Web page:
Resilience is key to economic stability

GCC governments need to pay more attention to national resilience planning to create stability and manage risk, says Booz Allen Hamilton

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Resilience is key to economic stability GCC countries need more structured resilience planning and better co-ordination across agencies, says Maroun.
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By  Mark Sutton Published  June 4, 2017

Government and city authorities in the GCC need to improve their resilience planning, according to a new report from Booz Allen Hamilton, in order to improve their ability to survive crises and manage risk.

In the report, titled Building National Resilience, the management consulting company noted that while many governments have begun paying attention to ‘risk’, there is still a need for more attention to ‘resilience’, including formalised planning and collaboration.

Countries are facing a diverse and complex set of risks, including economic, environmental, technological, geopolitical, and societal risks, which can have severe consequences for the unprepared. The OECD has estimated the negative impact from a major disruptive event can account for as much as 20% of a country’s GDP. The report highlights the success of Nigeria in managing the Ebola virus outbreak of 2014, mainly due to good planning for disaster, supported by funding, coordination, training and communication, which resulted in only eight deaths in the country.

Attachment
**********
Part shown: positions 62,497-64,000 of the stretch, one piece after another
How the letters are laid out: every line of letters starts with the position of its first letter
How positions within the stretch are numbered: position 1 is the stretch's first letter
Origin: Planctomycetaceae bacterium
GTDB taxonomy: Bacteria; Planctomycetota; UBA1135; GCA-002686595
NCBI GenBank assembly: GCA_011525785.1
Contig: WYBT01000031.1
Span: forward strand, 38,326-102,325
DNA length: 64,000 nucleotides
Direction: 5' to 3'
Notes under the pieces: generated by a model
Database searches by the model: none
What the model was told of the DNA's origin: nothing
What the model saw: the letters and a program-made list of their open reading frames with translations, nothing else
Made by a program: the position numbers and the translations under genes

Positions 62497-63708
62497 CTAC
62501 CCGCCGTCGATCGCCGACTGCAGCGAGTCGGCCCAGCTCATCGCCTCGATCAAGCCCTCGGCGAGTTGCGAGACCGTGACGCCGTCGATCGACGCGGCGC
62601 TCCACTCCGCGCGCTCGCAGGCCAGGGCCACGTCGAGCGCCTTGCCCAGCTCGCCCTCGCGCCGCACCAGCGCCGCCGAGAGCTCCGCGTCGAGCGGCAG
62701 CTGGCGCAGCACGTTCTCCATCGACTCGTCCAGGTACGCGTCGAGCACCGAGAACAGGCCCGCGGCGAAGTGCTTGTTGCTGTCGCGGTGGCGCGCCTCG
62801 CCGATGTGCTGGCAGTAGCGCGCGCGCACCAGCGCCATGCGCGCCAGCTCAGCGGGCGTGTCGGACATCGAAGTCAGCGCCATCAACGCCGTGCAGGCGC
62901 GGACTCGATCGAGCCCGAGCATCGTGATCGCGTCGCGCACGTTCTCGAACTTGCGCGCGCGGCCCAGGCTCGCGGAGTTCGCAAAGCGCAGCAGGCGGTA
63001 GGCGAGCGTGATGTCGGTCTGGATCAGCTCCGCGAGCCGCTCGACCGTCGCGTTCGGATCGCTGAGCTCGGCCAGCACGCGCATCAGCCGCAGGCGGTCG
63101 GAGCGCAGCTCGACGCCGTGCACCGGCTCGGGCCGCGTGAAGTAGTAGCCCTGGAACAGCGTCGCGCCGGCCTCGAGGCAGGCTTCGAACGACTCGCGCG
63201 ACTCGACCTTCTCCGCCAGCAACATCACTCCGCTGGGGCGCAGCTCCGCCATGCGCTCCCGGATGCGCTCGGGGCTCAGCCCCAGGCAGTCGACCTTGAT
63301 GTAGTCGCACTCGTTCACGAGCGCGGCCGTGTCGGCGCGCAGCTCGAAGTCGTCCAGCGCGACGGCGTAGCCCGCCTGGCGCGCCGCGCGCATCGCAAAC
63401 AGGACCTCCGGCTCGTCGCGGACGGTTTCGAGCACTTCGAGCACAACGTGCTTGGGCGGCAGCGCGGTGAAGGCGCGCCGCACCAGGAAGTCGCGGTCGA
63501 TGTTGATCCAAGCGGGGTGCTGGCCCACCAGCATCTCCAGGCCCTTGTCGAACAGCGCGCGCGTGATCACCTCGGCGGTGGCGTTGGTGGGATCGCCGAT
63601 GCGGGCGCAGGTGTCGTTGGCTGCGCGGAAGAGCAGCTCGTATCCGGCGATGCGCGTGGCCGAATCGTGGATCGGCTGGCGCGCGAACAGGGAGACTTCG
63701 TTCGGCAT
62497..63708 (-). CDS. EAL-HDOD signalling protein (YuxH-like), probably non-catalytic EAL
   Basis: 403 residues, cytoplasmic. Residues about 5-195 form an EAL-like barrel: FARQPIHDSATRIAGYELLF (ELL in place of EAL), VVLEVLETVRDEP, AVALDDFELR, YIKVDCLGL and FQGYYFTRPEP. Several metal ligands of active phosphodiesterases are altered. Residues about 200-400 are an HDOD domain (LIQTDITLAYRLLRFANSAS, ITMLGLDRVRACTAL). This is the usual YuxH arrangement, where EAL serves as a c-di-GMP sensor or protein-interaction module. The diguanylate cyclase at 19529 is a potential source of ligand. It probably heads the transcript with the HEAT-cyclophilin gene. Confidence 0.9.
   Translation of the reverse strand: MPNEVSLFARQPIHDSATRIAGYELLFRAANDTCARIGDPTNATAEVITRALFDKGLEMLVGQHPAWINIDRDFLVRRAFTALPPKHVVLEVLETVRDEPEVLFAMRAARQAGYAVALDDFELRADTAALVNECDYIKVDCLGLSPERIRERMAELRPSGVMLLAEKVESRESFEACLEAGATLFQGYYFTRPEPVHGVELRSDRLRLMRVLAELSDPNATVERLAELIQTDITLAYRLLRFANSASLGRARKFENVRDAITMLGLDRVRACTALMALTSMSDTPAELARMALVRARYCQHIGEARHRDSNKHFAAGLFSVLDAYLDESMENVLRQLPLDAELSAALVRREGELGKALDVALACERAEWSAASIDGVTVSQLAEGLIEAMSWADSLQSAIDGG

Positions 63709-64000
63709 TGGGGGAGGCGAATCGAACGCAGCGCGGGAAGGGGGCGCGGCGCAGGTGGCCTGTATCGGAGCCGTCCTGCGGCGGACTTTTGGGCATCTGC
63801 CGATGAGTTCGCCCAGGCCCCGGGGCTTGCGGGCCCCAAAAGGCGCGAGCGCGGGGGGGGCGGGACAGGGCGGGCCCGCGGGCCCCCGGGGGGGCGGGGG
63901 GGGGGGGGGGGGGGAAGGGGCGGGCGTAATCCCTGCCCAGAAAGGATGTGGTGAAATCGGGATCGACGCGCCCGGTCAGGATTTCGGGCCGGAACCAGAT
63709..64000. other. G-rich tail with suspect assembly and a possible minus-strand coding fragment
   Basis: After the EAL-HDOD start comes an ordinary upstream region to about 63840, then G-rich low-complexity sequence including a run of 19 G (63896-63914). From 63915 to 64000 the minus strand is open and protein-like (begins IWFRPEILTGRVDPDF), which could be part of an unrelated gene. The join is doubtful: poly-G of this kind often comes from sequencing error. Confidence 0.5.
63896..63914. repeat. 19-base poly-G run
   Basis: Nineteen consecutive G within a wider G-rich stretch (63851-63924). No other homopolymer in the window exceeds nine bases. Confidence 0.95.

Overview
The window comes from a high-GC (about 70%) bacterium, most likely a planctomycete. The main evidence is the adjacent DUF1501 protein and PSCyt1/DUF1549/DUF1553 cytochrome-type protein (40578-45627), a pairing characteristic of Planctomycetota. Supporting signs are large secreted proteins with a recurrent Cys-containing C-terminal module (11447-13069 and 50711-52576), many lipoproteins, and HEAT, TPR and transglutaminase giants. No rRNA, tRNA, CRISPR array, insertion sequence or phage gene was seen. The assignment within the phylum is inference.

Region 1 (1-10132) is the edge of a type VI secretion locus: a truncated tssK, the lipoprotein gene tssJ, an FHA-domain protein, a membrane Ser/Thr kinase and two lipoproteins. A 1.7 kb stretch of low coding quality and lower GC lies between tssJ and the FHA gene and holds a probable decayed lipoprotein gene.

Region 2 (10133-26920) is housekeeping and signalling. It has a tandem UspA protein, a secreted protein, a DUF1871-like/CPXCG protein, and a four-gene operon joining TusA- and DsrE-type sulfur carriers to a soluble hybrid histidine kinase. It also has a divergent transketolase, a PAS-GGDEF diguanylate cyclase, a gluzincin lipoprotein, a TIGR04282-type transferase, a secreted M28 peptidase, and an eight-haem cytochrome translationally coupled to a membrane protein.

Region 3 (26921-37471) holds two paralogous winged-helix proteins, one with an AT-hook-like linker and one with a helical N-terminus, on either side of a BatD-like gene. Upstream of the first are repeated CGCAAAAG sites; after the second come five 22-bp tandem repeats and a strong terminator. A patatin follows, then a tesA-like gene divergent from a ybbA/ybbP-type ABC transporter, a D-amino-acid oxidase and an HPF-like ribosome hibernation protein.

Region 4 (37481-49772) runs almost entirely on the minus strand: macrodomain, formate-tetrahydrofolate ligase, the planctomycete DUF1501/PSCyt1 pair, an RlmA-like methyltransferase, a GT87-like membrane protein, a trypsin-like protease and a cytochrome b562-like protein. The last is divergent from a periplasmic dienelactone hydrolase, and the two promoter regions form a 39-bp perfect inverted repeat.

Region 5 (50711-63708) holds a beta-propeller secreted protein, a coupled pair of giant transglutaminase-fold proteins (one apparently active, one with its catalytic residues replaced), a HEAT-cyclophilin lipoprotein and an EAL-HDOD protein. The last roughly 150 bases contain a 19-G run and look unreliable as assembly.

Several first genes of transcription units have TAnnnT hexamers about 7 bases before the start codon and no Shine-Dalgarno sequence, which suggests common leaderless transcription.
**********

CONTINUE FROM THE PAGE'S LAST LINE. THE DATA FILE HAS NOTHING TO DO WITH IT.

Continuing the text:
Nabih Maroun, Executive Vice President at Booz Allen Hamilton MENA, said that the impact of low oil prices and economic slowdown has put risk on the agenda of the GCC countries, but governments need more sophisticated approaches which will address resilience, defined as the ability to prevent and manage risks in a changing world.